The great Indian disease, indeed, as exemplified by the undignified exit of Shashi Tharoor from the cabinet, alleged, extraordinarily, of securing an extraordinary payout for his friend, Dubai-based Sunanda Pushkar, who seemed to have a good deal-making career, but no other claim to fame other than her closeness to Mr Tharoor. I have been an admirer of Mr Tharoor's writings for a long time, wished improbably that he becomes the Secretary General of the United Nations, and was heartened by his inclusion in the Cabinet. I defended, going out of my way, his frequent faux pas with Twitter, blaming it instead on the Indian lack of understanding of English language and subtle humour. But, what an extraordinary lack of judgement from a man of Mr Tharoor's calibre: the fact that he even got involved in what appeared to be murky from the word go, and then allowed someone close [widely believed to be his girlfriend] to have a stake in a company which he 'mentored', shows that either power got better of Mr Tharoor's senses, or he was never exposed to such close scrutiny, possibly both. The Indianness of the disease is here: The powerful and the articulate almost seem to think that they can get away with anything, and Mr Tharoor, by being a cross between a tragic hero and foolish villain, appeared to be the poster boy of such arrogance.
If this is all too depressing, I do know India is more than these scams and sleaze. One way of looking at this is that India will tolerate this, survive this and go on as it is. The other is whatever you find in India, you will find the opposite. Inevitably: I found mine in Goa, where I was to make a sales pitch, for one last time, in a franchise conference of an up and coming IT training company. As I walked in to the conference late last evening, just in time to join them for their franchise awards and to get a pre-presentation sense of the people and the environment, I was forewarned. I found the music too loud, Bhangra movements completely beyond my abilities and the primary medium to be Hindi, a language I understand, but shamefully, can not speak. I also found myself a bit too cut-off, more comfortable making presentations to corporate audiences talking technology than a table-thumping crowd of small-town entrepreneurs.
Predictably, my presentation this morning was little understood, and I had to abandon my carefully prepared Powerpoint because they were a bit of out of context. I could elicit no reactions to my attempts of humour, and could not make up anything which could cheer the audience up. I dared not mention that I can't speak Hindi, nor I could try the language for the fear of unintentionally picking up a wrong word. Instead, I had to fall back on stories: My provincial roots, vernacular school, not being able to speak English until late in life, various cultural faux pas that I encountered and still continue to commit. But I had to abandon other stories I planned to tell, like how Korean Air fixed the problem of communication using English language, or that Zulus have 39 words for the colour green. I ended the presentation almost because I had to nothing else to say, taking a lonely question from one person in the audience who seemed to have been talking in English all the time anyway. However, what surprised me is the amount of clapping I got in the end, even from those who slept through the session, and the spontaneous warmth and hospitality from all thereafter. I did not think I made much sense, but someone consoled me saying that while what I said was not understood, they felt that I understood what their problems were.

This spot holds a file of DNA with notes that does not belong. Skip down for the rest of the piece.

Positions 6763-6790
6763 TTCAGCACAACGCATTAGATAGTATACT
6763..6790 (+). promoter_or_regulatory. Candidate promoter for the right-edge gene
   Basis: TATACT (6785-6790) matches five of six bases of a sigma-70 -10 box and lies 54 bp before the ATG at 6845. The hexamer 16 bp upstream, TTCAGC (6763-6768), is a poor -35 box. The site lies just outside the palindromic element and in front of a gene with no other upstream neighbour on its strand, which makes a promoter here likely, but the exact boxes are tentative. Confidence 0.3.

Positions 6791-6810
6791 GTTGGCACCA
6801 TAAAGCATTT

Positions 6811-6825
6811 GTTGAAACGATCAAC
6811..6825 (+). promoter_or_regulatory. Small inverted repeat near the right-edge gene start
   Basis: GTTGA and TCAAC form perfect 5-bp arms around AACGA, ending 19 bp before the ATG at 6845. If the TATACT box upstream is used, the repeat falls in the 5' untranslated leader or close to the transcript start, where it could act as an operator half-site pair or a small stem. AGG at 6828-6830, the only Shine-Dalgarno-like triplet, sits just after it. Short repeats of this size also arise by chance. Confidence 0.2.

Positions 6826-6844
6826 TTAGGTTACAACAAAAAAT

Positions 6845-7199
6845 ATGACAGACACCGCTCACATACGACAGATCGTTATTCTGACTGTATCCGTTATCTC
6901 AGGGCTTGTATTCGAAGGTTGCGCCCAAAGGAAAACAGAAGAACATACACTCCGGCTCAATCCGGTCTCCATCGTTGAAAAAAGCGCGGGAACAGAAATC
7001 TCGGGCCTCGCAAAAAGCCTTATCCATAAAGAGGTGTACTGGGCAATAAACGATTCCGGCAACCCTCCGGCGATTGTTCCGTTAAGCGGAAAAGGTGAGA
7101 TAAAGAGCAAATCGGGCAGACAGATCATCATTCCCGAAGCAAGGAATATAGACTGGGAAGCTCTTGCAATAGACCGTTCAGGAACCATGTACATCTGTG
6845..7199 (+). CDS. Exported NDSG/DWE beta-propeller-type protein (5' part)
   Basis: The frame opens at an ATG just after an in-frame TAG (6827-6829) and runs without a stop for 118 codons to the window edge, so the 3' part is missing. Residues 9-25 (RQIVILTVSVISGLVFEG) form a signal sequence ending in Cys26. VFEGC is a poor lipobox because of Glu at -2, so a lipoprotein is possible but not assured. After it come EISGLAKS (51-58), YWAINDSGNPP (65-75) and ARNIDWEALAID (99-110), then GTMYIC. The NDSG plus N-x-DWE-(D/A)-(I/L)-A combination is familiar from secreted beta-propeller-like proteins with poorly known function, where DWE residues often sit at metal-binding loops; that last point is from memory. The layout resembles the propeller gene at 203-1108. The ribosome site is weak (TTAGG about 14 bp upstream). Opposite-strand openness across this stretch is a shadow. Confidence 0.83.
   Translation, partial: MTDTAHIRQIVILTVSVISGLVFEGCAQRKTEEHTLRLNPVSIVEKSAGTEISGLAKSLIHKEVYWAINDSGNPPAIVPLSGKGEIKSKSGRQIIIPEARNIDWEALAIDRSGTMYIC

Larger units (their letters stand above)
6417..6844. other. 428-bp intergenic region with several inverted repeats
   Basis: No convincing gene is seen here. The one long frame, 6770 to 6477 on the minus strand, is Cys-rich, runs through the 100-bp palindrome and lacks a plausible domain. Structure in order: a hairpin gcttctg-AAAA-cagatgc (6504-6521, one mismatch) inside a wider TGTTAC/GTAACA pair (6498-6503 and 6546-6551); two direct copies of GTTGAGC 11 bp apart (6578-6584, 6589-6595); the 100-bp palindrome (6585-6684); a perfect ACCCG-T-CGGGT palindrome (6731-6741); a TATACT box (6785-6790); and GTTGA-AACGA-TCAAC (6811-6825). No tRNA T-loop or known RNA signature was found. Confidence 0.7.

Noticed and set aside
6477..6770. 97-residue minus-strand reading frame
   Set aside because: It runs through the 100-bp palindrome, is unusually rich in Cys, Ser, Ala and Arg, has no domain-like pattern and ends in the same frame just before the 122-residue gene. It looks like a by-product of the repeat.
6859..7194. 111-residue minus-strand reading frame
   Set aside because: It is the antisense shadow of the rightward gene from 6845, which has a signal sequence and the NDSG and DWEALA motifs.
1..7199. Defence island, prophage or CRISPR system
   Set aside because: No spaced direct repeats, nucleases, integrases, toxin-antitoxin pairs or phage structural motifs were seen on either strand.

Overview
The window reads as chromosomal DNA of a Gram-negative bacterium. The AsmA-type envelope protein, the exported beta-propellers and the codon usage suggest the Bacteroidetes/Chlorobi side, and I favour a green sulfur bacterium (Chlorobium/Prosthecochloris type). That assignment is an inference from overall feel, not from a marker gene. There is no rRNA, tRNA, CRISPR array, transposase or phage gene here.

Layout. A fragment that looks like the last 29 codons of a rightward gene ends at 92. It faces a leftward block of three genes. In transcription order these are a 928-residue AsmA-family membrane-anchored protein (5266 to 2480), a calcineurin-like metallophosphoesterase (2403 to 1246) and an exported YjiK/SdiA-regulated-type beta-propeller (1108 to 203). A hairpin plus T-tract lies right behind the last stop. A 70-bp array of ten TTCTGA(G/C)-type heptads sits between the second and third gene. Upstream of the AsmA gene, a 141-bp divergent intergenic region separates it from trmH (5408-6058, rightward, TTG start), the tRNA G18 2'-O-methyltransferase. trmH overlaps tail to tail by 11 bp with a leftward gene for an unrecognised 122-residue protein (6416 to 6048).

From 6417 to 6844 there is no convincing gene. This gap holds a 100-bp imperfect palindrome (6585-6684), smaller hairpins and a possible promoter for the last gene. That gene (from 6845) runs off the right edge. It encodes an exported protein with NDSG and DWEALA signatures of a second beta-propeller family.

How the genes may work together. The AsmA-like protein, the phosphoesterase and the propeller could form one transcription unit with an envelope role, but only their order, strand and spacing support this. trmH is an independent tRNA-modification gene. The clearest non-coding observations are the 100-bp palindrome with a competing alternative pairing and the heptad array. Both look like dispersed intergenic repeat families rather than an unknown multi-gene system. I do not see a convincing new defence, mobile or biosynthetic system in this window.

The other maxim about India here: It surprises you all the time. I left humbled, my arrogance of being articulate in English completely washed clean, and shame of not being able to match my hosts in their generosity affirmed emphatically. If anything more was needed, I sat in admiration as the crowd discussed their numbers and committed their next year's numbers: a 100% growth, surely, was predicted with confidence. These young entrepreneurs, coming from small towns, uncorrupted by all the mega-metro illusions, who earn money not by backhanding but by honest efforts round the clock, untouched by the false sense of sophistication and identity-lessness that I carry around, had no time to worry about global recession. They expected none of the government patronage which, as I know well, keep many uncompetitive organizations going in countries like the UK; they were truly their own masters and completely comfortable with that.
My way back to Mumbai, I could not but feel my shame and my happiness together, my arrogance vapourized, but my frustration and doubts gone with it. IPL and the scandals did not seem to matter anymore. My special encounter with the confidence, dynamism and work ethic of small town India was sorely needed; not just to lift my spirit from three years of dead-end work, but also to believe again: However much the rich and the corrupt try to hijack the concept of India and turn it into a convoluted construct in their own shapelessness, the real India is only just getting ready to come to the party.